Standardization of laparoscopic pelvic examination: A proposal of a novel system

Published

Journal Article

Objective. Laparoscopic pelvic assessment is often performed in a nonstandardized fashion depending on the surgeon's discretion. Reporting anatomic findings is inconsistent and lesions in atypical locations may be missed. We propose a method for systematic pelvic assessment based on anatomical landmarks. Design. Retrospective analysis. Setting. Tertiary care academic medical center. Intervention. We applied this system to operative reports of 540 patients who underwent diagnostic or operative laparoscopy for unexplained infertility between 2006 and 2012. The pelvis was divided into 2 midline zones (zone I and II) and right and left lateral zones (zone III and IV). All reports were evaluated for the comprehensiveness of description with respect to normal findings or pathology for each zone. Results. Of 540 surgeries, all reports commented on the uterus, tubes, and ovaries (100%), but only 17% (n = 93, 95% CI: 13.8-20.2) commented on the dome of the bladder and the anterior cul-de-sac. 24% (n = 130, 95% CI: 20.4-27.6) commented on the posterior cul-de-sac, and 5% (n = 29, 95% CI: 3.2-6.8) commented on the pelvic sidewall. Overall, 6% (n = 34, 95% CI: 4-8) reported near complete documentation of the pelvic zones. Conclusion. Implementation of a systematic approach for laparoscopic pelvic examination will enhance the diagnostic accuracy and provide better communication between care providers. In the absence of pelvic pathology, we recommend a minimum of 6 photographs of the 6 pelvic zones. © 2013 Mohamed A. Bedaiwy et al.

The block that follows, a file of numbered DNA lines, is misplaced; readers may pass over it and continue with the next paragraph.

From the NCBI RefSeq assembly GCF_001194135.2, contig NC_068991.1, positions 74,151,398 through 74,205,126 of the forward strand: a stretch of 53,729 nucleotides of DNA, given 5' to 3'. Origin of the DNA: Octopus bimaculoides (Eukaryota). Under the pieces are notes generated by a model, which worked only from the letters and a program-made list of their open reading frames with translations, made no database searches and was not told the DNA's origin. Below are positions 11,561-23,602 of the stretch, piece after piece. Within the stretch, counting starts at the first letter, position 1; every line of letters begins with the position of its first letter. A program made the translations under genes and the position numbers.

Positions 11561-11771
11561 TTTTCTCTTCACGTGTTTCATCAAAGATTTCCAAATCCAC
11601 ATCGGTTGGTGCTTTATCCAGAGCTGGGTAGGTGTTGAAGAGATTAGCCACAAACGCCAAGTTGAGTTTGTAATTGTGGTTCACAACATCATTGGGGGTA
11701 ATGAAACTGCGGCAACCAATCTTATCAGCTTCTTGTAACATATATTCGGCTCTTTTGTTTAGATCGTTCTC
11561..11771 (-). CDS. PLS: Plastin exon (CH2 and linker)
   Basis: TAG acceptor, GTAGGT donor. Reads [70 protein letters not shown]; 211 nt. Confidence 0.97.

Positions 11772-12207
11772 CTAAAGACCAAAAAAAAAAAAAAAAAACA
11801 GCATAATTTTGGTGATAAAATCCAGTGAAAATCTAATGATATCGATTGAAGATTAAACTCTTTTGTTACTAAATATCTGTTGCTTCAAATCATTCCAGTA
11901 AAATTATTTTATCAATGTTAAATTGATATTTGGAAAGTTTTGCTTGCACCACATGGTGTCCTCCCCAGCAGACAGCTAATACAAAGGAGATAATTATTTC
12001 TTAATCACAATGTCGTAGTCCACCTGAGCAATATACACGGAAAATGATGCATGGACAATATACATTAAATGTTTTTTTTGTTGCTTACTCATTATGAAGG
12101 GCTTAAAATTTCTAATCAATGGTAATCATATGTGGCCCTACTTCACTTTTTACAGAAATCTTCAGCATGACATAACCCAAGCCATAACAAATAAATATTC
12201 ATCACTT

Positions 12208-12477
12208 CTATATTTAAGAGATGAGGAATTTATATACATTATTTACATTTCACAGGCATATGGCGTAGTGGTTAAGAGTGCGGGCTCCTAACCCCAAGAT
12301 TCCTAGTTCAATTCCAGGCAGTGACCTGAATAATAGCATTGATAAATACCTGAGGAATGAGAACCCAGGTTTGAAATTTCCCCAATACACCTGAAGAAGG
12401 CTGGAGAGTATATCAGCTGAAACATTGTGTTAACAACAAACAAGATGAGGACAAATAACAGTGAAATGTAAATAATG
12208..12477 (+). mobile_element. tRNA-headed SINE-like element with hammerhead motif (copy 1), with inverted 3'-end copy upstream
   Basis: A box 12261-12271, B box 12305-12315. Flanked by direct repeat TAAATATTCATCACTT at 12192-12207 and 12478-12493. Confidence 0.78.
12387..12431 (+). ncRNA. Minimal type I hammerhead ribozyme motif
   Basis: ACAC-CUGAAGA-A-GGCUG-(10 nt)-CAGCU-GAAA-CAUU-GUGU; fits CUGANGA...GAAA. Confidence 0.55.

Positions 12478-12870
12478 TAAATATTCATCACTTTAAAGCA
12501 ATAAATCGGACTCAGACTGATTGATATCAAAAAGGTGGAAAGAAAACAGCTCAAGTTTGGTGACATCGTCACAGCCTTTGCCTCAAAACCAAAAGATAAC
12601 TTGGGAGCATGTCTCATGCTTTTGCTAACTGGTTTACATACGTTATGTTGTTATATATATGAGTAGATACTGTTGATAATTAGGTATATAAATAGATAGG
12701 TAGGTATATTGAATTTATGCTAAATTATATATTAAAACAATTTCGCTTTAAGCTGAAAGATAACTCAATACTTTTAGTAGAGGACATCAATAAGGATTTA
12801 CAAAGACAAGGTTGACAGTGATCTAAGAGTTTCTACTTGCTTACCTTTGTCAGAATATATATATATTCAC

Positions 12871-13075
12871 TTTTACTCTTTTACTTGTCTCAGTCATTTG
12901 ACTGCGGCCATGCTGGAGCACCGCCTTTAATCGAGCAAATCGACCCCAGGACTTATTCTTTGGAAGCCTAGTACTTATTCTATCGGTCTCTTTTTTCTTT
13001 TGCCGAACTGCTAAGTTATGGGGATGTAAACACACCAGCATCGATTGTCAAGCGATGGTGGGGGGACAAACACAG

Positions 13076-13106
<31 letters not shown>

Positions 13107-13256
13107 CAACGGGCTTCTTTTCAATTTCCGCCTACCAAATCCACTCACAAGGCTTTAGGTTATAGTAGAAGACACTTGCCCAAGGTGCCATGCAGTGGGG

Full Text

Duke Authors

Cited Authors

  • Bedaiwy, MA; Pope, R; Henry, D; Zanotti, K; Mahajan, S; Hurd, W; Falcone, T; Liu, J

Published Date

  • December 1, 2013

Published In

Volume / Issue

  • 2013 /

Electronic International Standard Serial Number (EISSN)

  • 2090-1453

International Standard Serial Number (ISSN)

  • 2090-1445

Digital Object Identifier (DOI)

  • 10.1155/2013/153235

Citation Source

  • Scopus